Burchard II (Bishop of Halberstadt)
Burchard II (or Burchard of Veltheim) (also Burckhardt, Bucco, or Buko) (ca. 1028 – 7 April 1088) was a German cleric and statesman, the Bishop of Halberstadt from 1059 until his death, and a nephew of the archbishops Anno II of Cologne and Werner of Magdeburg.
In 1062, it was the decision of a German-Italian synod held at Augsburg to send Burchard, high in the favour of the regent of the young Henry IV, Empress Agnes, to Rome to mediate a disputed Papal election between the legitimate Pope Alexander II and the Antipope Honorius II. Although the German crown stood by Honorius, Burchard vowed to stand by Hildebrand, the great Papal reformer, and supported Alexander. In gratitude, Alexander bestowed on Burchard the coveted pallium.
In the dead of winter 1067–1068, Burchard, crossing frozen marshland, invaded the country of the Wilzi, razed the pagan temple at Radgosc, and returned to Saxony riding the sacred black horse. As late as the early twentieth century, children of the region around Halberstadt still sang nursery rhymes in memory of this feat:
Buko von Halberstadt,
Bring doch meinen Kinde wat.
"Wat sall ik em denn bringen?"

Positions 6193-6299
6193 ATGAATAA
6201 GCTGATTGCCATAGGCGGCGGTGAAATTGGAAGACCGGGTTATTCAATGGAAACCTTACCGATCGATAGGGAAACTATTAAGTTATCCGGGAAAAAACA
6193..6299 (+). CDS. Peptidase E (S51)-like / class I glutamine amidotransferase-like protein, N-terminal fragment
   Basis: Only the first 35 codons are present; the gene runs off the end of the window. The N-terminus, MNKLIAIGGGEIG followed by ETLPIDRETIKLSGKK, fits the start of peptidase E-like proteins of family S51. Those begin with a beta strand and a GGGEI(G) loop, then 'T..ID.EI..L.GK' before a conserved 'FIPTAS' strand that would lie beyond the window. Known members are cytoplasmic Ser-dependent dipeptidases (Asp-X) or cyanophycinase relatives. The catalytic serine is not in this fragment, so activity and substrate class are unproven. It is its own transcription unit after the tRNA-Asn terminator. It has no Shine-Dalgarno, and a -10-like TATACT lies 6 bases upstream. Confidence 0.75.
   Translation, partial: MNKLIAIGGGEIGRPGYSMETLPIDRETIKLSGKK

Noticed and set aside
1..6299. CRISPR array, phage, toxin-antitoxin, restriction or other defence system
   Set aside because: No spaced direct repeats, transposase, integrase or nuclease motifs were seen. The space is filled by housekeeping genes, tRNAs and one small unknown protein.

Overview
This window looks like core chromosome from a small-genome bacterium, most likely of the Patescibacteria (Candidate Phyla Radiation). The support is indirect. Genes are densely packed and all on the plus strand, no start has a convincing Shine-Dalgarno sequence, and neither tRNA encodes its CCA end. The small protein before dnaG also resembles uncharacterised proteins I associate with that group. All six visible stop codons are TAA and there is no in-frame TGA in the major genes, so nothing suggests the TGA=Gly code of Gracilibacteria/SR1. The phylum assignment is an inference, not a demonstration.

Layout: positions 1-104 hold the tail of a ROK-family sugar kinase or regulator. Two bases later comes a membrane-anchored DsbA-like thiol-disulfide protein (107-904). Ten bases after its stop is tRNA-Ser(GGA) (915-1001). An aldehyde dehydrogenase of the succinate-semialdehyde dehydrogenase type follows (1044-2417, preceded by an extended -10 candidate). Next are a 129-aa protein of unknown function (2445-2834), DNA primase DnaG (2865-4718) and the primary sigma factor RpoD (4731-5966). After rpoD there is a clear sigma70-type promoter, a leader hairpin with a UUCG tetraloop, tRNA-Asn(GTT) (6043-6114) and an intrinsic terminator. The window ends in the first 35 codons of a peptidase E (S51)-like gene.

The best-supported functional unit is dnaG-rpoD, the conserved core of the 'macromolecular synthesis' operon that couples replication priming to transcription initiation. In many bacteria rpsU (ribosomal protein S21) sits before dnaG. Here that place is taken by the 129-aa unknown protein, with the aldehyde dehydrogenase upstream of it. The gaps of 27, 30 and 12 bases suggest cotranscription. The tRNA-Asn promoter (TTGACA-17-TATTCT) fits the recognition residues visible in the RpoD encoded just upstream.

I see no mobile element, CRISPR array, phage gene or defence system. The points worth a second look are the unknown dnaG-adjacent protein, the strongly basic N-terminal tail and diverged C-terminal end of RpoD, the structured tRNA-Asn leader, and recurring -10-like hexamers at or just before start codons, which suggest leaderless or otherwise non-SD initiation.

"Goldne Schoh mit Ringen."
Buko of Halberstadt,
Bring something to my child.
"What shall I bring to him?"
"Golden shoes with buckles."
In 1073, Burchard sided with the Saxon rebels against Henry IV. On 13 July 1075, he was captured at Hohenburg on the Unstrut and handed over to the Bishop of Bamberg. In 1076, he was banished to Hungary, but he escaped and returned to Halberstadt. Thereafter, Burchard sided with every imperial opponent of Henry IV, including the anti-kings Rudolf of Rheinfelden and Herman of Salm. After a resolution in 1085, Henry sought to depose Burchard at the synod of Mainz, but he was only briefly successful in removing him from his diocese.
Finally, Burchard entered into a dispute with Egbert II, Margrave of Meissen, who sought to be elected anti-king in succession to Rudolf. The bishop was injured in a skirmish and died soon after at the monastery of Ilsenburg in the Harz Mountains.
- Thompson, James Westfall (1928). Feudal Germany, Volume II. New York: Frederick Ungar Publishing.
- Thompson, 417 n1.
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